The Week in Public Finance: Scary Pensions and Puerto Rico's Red Alert
A roundup of money (and other) news governments can use.
New scary pension reporting rules not so scary?
A new report from the Center for State and Local Government Excellence said the upcoming accounting standards changes for reporting pension plan liabilities might not be the big bombshell that some folks previously thought. Many have said that the required changes, which call for a lower assumed rate of return in certain cases, could result in many plans’ unfunded liabilities appearing to balloon in a single year. But the report’s authors, Boston College’s Alicia H. Munnell, Jean-Pierre Aubry, and Mark Carafelli, noted that the proposed new calculation is based on a number of assumptions, including future contributions from the government and from employees. How each pension plan interprets these assumptions will greatly affect how much each plan's liability changes.
Although governments often skip out on their pension contributions, “plan sponsors can easily assert that adequate contributions will be made and, therefore, assets will always be available to cover projected benefits,” the report, released June 5, said. If this is the case, the new rules say the relevant discount rate reverts to the plan’s expected long-run rate of return (which is between 7.5 percent and 8 percent in most cases).
The new rules will also require plans to report the market value of their assets (based on the prior year’s investment return) instead of smoothing out the value over a period of years and using the average rate of return over that period. Up until this year, most plans’ smoothing periods have still included the losses of 2008 and 2009, resulting in reporting a lower investment return. Since 2009, many plans have posted double-digit returns on their investment. This means that plans’ actual values have been slightly higher than has been reported and that will be rectified starting in 2014.
Therefore, the report concludes, that overall liabilities of the roughly 150 plans included in its survey will remain at 72 percent in 2014.
But scary investment fees can endanger pensions
A new Pew Charitable Trusts study took a look at the increasing investment by pension funds in higher-risk assets like hedge funds and real estate. Written with the Arnold Foundation, the study warned that the shift in investment strategy has also meant higher fees paid to fund managers. During the 1980s and 1990s, plans significantly increased their reliance on stocks, also known as equities. And during the past decade, funds have turned to alternative investments such as private equity, hedge funds, real estate and commodities to achieve their target investment returns. Since 2006, the share of alternative investments in public plans’ portfolios have doubled to comprise nearly one-quarter of the average plan’s investment mix.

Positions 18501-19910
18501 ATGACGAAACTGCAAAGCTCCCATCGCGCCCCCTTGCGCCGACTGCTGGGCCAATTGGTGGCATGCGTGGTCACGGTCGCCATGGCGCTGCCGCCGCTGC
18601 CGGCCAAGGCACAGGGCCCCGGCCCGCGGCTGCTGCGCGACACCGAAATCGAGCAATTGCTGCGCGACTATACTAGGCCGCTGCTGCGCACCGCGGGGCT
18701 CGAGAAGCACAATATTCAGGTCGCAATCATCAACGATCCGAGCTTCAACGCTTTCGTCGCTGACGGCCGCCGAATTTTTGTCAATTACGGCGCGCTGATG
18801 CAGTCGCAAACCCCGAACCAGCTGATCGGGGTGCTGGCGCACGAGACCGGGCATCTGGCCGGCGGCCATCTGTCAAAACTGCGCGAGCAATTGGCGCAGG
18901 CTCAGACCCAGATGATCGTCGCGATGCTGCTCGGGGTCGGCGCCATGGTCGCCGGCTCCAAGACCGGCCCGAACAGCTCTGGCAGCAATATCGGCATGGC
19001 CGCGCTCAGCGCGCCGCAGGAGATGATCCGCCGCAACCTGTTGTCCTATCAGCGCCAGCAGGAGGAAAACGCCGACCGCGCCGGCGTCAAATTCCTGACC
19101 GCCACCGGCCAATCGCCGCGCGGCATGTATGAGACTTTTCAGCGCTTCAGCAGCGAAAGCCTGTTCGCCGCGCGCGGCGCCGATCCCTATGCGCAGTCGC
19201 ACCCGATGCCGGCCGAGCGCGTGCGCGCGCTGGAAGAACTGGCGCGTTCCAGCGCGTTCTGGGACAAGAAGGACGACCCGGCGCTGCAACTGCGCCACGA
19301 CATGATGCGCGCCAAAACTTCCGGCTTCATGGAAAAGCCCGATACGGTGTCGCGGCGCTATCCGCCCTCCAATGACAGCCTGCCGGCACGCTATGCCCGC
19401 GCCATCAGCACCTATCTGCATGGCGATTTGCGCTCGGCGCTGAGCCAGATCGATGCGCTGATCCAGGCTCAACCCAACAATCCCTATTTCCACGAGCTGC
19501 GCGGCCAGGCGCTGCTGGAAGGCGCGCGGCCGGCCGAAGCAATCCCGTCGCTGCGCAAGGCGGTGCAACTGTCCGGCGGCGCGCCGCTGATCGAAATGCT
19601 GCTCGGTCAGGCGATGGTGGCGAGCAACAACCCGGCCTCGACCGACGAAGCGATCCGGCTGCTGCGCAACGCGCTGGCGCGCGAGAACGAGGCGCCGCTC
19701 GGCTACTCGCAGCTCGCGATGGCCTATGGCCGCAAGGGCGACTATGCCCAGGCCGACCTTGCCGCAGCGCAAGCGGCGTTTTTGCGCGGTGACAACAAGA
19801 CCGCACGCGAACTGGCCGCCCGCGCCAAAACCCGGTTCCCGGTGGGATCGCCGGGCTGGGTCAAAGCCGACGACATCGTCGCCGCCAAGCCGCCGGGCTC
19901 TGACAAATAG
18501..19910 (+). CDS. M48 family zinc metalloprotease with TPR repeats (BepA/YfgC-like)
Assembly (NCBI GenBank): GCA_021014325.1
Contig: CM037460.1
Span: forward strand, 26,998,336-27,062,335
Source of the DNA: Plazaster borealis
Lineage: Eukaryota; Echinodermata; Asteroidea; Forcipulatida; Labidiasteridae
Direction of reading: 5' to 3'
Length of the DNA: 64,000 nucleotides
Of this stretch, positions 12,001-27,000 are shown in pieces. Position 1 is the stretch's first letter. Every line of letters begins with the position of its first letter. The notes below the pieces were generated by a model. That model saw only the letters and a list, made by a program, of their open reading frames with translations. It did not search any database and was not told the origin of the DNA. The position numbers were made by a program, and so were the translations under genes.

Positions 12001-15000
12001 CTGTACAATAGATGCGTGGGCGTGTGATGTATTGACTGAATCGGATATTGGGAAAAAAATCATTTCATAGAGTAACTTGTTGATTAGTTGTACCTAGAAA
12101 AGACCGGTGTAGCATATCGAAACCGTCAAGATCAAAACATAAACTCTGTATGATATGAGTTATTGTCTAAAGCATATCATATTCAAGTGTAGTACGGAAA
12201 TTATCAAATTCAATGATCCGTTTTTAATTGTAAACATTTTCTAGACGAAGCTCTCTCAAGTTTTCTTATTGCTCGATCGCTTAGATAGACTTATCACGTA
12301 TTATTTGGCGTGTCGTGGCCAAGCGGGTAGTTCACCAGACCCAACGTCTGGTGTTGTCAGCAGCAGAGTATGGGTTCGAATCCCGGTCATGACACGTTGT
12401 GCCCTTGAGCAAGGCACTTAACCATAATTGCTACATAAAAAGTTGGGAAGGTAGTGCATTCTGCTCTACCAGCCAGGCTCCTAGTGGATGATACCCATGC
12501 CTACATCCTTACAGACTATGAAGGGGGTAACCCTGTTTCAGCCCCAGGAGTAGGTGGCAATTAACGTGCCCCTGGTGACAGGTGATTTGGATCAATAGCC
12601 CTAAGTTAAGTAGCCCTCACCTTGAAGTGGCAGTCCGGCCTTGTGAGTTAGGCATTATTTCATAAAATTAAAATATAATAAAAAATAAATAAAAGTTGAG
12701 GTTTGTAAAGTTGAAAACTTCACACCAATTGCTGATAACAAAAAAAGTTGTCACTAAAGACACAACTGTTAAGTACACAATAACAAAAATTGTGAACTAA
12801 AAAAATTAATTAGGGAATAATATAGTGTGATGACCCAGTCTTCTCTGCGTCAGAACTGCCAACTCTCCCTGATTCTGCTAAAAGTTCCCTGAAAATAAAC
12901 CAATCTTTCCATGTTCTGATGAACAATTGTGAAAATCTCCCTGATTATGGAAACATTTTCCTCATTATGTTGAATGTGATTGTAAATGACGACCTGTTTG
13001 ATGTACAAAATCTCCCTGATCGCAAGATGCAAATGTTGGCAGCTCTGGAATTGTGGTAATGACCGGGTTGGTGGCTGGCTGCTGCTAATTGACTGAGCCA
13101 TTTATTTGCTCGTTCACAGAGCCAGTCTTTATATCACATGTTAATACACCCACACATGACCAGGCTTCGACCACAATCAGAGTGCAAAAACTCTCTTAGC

“These trends underscore the need for additional public information on plan performance, insight on best practices in fund governance, and attention to the effect of investment fees on plan health,” the study said. “With $3 trillion in assets and the retirement security of 14.5 million state and local employees at stake, sound investment strategy is critical.”
In short, increased investments in equities and alternatives could result in greater financial returns but also increased unpredictability and the possibility of losses on these assets, the study warns. Even a relatively small difference in return like 1 percent resulting from investment performance or fees equates to tens of million dollars in a multi-billion-dollar pension fund. Relying too heavily on these kinds of volatile investments could create massive instability in a fund that is supposed to provide retirement security for its members.
Busting up Puerto Rico’s budget
Just one month ago, Puerto Rico Gov. Alejandro García Padilla was touting a balanced budget for 2015 – the commonwealth’s first in more than a decade and coming one year earlier than the administration had projected. Now it looks as if that celebration was a little premature. Puerto Rico announced a $442 million revenue shortfall in April ($380 million because of corporate tax underpayments) and Municipal Market Advisors’ bi-weekly market brief said that’s making investors worried about the island’s near‐term liquidity, the FY 2015 budget and further borrowing plans.
The commonwealth has said that emergency cuts can get the government back on track (almost) to close out the fiscal year at the end of this month. But, notes MMA, a recent analysis by Sergio Marxuach, director of Public Policy at the Center for New Economy, showed that PR may carry a structural budget gap forward into FY 2015 as large as $1 billion.
“While the Governor has declared the budget ‘balanced,’ MMA’s view is that this balance is illusory given the island’s aggressive revenue estimates (up over $650M resulting from new revenue measures), continued reliance on a handful of corporations, over $500M of non‐recurring revenues, speculative proposed budget cuts, questionable savings, and lastly, the effect of the budget on the general economy,” the brief said.